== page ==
After twenty-eight years and six films, the epic, much-loved "Star Wars" series has finally come full circle with "Star Wars: Episode III - Revenge of the Sith." From a visual standpoint, what can be said that hasn't been said before? Writer-director George Lucas has created another technological feast for the eyesgrand, majestic, and continuously awe-inspiringand what he seriously lacks as a writer of dialogue he more than makes up for in eye-opening creativity and top-of-the-line visionary artistry. He elaborates on bold, fantastical worlds that exist solely from his own imagination, bringing them to life with the best of the best in visual effects, all the while coming up with fresh, new action set-pieces unlike anything seen in the previous installments.
1999's "Star Wars: Episode I - The Phantom Menace
" and 2002's "Star Wars: Episode II - Attack of the Clones
" have been rightfully criticized for the clunky, stilted dialogue Lucas writes, shamelessly embracing the most decrepit and cheesy of cliches. Someone like Peter Jackson, for instance, avoided this pitfall; his "Lord of the Rings
" trilogy featured serious characterizations and plot depth to go along with his stunning visual components. Whereas "Star Wars" has received more than its share of bad laughs in the pastthe romance in the otherwise solid "Episode II
" reached a new level of cornballskeptics will be pleased to find that, this time, Lucas has corrected many of his wrongs. He still has a tendency to spell things out for viewers rather than show themcharacters tend to announce how they feel even as they struggle to emote the said feelingbut there are far less glaring spoken embarrassments than his past two films. Mostly, Lucas cuts to the chase, injecting his finale (or, at least, the finale of the first three-parter) with the no-nonsense seriousness it deserves.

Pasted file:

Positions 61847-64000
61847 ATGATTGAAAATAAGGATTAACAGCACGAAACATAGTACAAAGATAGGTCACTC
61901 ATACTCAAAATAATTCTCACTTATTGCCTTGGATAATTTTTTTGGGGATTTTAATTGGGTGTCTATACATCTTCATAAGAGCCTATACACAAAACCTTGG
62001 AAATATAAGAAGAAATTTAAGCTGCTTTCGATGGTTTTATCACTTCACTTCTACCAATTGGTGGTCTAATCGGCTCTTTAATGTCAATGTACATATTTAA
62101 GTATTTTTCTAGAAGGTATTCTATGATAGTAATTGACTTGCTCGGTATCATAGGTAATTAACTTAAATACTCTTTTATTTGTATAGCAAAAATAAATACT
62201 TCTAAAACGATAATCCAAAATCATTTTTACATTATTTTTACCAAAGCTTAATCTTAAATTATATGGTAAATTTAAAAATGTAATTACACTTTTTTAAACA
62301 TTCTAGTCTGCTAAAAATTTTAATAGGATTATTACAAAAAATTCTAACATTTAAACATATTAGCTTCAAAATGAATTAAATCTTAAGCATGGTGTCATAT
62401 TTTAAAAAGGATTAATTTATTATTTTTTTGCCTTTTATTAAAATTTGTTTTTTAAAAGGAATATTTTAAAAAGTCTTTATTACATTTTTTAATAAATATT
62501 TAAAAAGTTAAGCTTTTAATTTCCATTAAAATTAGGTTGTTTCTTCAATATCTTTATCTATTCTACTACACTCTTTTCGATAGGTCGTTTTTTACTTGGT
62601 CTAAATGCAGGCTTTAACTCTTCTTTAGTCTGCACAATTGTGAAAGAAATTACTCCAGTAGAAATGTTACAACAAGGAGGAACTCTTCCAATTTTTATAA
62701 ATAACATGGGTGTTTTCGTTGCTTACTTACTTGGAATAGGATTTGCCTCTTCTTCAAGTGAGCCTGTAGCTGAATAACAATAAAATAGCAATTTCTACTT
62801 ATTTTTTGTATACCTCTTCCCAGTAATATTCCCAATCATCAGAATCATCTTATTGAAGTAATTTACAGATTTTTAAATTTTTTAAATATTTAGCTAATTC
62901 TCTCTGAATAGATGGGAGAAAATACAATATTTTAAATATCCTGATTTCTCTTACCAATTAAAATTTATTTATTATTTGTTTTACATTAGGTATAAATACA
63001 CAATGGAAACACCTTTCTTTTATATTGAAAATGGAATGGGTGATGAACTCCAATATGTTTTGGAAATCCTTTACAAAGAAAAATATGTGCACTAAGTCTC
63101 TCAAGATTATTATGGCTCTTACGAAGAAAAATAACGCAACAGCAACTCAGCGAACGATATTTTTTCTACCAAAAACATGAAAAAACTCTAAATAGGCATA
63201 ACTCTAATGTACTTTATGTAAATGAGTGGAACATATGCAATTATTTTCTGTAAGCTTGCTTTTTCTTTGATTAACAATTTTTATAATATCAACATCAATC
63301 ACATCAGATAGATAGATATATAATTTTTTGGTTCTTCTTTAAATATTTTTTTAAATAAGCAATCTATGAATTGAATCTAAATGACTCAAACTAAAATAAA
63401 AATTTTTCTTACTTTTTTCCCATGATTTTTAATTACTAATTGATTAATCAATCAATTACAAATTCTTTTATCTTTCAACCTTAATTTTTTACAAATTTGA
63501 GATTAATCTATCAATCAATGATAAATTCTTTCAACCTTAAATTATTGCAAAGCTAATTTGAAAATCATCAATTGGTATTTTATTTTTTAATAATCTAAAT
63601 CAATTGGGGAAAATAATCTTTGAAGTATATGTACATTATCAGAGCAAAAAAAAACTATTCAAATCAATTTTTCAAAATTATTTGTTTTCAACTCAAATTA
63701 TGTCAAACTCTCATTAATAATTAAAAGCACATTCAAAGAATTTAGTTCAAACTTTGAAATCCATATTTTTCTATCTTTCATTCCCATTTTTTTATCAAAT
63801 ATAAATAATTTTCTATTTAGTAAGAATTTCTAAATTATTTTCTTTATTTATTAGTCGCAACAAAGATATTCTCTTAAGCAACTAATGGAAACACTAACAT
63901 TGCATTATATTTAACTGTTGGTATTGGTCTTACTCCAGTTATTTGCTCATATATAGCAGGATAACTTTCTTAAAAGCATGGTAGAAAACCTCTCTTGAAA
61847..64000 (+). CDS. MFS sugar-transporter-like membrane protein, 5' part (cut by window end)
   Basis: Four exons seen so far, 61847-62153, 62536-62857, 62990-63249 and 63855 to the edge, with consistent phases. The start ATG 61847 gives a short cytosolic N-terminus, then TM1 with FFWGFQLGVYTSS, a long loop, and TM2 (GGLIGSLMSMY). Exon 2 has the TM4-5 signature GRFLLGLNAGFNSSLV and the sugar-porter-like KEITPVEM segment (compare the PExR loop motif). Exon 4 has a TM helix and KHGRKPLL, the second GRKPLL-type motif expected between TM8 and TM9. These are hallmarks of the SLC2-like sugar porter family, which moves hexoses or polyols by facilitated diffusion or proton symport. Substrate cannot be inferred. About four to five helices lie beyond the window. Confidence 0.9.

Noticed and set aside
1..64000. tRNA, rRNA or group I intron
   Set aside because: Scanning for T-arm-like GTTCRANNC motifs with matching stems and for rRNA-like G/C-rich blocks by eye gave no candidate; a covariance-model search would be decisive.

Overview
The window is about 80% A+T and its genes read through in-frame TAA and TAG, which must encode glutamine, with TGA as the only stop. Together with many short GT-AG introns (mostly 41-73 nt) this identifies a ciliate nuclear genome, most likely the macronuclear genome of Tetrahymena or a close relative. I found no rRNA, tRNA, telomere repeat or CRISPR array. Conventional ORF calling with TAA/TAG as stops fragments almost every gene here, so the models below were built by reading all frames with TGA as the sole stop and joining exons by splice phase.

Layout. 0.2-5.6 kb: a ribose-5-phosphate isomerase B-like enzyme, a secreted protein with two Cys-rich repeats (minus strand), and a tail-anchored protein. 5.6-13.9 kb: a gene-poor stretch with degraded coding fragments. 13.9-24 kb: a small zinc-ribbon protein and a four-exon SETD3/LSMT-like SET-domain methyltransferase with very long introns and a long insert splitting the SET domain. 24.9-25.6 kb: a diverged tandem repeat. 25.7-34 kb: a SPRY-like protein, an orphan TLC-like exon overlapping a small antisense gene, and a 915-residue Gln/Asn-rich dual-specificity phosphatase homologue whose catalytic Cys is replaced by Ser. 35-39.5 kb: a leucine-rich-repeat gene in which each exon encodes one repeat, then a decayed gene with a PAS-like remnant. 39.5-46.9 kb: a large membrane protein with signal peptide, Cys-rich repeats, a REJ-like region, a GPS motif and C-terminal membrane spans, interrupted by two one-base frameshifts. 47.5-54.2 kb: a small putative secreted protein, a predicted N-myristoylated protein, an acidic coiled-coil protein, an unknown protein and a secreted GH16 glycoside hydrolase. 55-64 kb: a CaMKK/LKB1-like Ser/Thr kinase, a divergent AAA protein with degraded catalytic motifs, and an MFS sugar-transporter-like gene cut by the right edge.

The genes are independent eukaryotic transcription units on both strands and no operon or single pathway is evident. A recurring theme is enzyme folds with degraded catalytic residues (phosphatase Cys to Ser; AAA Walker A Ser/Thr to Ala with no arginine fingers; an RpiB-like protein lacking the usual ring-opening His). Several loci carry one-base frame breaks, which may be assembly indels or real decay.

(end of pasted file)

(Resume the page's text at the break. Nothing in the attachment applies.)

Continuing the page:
Anyone with even a passing knowledge of the "Star Wars" lore will know what to expect in "Star Wars: Episode III - Revenge of the Sith," which acts as a bridge connecting the two trilogies. Where this one ends, 1977's "Star Wars: Episode IV - A New Hope" begins, and the transition is amazingly close to seamless. In that respect, there are few surprises in the narrative this time around. We know, for example, that Jedi Knight Anakin Skywalker (Hayden Christensen) must be seduced to the Dark Side and brainwashed into thinking the Jedi Council is the enemy, ultimately becoming Darth Vader. Because of this, we know that he will have a falling-out with Jedi Master and mentor Obi-Wan Kenobi (Ewan McGregor) that will lead to a bond forever destroyed. We know that Chancellor Palpatine (Ian McDiarmid) will be revealed as the evil Darth Sidius, who puppets Anakin's transformation. We know, also, that his secret wife, former Queen of Naboo Padme Amidala (Natalie Portman), will become pregnant and die during childbirth, leading to the separation of newborn twins Luke and Leia. And we know that, by the time all is said and done, the once peaceful Republicand planet Coruscantwill be in total ruin, transformed into the First Galactic Empire with little seeming hope of being mended.
The first in the series to be rated PG-13 and the darkest by a mile, "Star Wars: Episode III - Revenge of the Sith" transcends the comparable frothy fun and games of the last two films into a Greek tragedy of surprisingly potent emotions and intensity. With almost nothing in the way of comic reliefthe overhated Jar-Jar Binks has a wordless cameo in a few scenes, and even wisecracking androids R2-D2 and C-3PO play things understatedlyGeorge Lucas relishes getting down and dirty, offering no relief and no respite to the calamitous turn of events his characters face. In zeroing in on the inherently good, heroic Anakin's plight and plausibly depicting the defeat over his own humanity, Lucas has successfully found the humanity within this mournful character's arc. Darth Vader may be one of the most famed villains in movie history, but now audiences actually get to see and understand how he became who he is, and how he lost who he was.